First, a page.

When choosing a nanny, it is so important to find someone you trust, respect and whom you can communicate with. Your nanny is on your team; helping to nourish and grow your children.
Many parents are stuck on the concept that as the parent, they alone should make all the rules. Yes, you will make the important decisions for your child, but it is beneficial to you if you are open to your childcare provider’s suggestions and thoughts on matters involving your kids.
Over the past four years, my nanny has taught me so much about being a parent and about raising kind, empathetic, confident children. She has been taking care of children far longer than I have and I welcome her knowledge about child development. Here are some of the best lessons I’ve learned from her over the past few years:
How to practice positive discipline
One of the reasons my nanny relationship works so well is because we share similar parenting philosophies. We didn’t discuss this during any interview, but I follow her lead and watch as she disciplines with respect, empathy and kindness. She never yells, punishes or gives a time-out.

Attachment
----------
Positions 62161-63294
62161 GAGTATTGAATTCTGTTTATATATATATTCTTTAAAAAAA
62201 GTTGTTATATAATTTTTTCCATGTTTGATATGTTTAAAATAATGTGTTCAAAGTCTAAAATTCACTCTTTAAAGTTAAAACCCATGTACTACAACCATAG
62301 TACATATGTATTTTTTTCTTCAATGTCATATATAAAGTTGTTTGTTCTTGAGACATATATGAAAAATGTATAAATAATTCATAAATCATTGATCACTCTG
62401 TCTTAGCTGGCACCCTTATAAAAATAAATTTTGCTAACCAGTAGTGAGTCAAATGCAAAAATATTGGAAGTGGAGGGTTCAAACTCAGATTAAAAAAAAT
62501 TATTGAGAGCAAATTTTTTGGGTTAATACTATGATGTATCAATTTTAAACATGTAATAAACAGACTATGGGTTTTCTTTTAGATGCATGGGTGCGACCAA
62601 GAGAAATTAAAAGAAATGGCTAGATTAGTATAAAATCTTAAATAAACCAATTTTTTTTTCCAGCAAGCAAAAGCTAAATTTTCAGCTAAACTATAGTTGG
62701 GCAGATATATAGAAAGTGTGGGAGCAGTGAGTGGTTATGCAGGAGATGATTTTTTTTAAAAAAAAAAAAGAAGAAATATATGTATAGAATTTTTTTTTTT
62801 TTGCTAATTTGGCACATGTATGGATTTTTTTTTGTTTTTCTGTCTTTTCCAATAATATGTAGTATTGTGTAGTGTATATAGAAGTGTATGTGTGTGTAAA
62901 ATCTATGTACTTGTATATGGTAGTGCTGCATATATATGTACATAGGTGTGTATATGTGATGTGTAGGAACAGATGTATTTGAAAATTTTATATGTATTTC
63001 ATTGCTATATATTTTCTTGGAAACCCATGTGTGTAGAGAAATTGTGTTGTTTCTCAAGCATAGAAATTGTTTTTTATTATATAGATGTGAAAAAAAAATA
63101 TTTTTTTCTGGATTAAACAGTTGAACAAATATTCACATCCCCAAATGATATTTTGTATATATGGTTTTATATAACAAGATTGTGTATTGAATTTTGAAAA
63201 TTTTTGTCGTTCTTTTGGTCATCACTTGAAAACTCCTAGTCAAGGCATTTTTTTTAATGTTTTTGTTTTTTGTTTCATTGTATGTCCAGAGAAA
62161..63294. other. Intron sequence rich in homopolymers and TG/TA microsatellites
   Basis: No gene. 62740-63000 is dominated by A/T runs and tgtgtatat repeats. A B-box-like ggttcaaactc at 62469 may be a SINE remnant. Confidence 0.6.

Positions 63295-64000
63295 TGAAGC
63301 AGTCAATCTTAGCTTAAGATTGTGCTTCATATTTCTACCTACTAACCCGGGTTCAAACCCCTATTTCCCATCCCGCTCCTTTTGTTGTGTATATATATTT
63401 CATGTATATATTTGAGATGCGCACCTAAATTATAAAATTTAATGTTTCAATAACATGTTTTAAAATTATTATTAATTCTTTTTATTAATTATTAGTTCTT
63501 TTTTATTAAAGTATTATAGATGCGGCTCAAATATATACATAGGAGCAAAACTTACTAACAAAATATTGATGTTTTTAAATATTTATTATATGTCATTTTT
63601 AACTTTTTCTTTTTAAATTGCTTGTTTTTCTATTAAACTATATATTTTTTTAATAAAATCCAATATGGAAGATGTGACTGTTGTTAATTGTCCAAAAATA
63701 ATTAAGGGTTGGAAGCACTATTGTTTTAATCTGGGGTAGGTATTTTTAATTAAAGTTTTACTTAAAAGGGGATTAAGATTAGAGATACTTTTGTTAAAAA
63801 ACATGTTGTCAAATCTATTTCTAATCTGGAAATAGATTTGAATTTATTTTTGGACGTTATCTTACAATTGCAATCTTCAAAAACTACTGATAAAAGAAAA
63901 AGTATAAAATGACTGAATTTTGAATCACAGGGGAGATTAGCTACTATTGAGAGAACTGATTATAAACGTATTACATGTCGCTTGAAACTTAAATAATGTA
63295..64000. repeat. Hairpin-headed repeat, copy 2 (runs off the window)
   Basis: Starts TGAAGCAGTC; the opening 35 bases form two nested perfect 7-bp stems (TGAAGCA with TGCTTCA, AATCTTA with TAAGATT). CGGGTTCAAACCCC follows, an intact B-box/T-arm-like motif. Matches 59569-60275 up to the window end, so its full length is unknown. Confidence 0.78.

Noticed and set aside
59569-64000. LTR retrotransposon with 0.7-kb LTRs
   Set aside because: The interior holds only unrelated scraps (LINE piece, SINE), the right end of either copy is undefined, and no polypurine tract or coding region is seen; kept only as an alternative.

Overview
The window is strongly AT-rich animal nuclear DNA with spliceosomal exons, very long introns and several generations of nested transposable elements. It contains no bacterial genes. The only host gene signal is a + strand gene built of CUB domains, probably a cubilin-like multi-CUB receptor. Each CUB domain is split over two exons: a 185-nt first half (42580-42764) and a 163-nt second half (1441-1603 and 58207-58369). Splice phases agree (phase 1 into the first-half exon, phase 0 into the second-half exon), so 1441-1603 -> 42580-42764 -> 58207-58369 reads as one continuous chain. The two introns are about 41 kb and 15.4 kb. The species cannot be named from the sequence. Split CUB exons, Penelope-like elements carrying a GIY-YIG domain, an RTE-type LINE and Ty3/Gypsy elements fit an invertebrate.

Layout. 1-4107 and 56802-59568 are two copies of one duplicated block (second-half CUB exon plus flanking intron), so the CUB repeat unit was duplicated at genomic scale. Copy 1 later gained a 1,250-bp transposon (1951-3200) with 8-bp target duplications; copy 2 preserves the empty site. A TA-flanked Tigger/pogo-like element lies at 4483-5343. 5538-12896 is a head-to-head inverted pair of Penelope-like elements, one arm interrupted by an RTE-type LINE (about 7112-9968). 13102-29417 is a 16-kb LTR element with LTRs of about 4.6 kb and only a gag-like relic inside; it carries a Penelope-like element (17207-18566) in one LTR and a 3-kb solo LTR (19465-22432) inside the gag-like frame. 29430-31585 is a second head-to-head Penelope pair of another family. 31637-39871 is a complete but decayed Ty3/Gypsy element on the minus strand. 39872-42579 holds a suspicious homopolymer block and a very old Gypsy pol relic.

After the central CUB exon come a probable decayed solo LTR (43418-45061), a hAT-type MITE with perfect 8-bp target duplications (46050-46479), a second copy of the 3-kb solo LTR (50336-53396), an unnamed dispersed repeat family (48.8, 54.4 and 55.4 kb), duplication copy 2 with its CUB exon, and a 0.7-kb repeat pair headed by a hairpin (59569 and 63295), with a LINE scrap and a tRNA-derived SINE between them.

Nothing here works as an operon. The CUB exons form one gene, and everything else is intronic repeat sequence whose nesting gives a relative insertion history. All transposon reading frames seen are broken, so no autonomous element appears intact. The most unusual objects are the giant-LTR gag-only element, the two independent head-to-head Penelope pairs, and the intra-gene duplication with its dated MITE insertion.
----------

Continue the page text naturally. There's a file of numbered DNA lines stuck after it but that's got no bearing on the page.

I watch as she gives my son freedom within boundaries.
I listen as she tries to understand the meaning behind his behaviors.
I notice that she does not let her emotions get the best of her when she is frustrated.
I pay attention that she is consistent with her expectations of my children.
I see that she gives attention to positive behaviors and redirects negative behaviors.
Don’t say “no”
At first glance, you may be thinking my nanny is a total pushover who doesn’t discipline. She is quite the opposite, actually. She explained to me that saying “no” to kids doesn’t teach them why they aren’t allowed to do the thing they want to do. Instead, she recommends saying “not allowed” and giving an explanation why.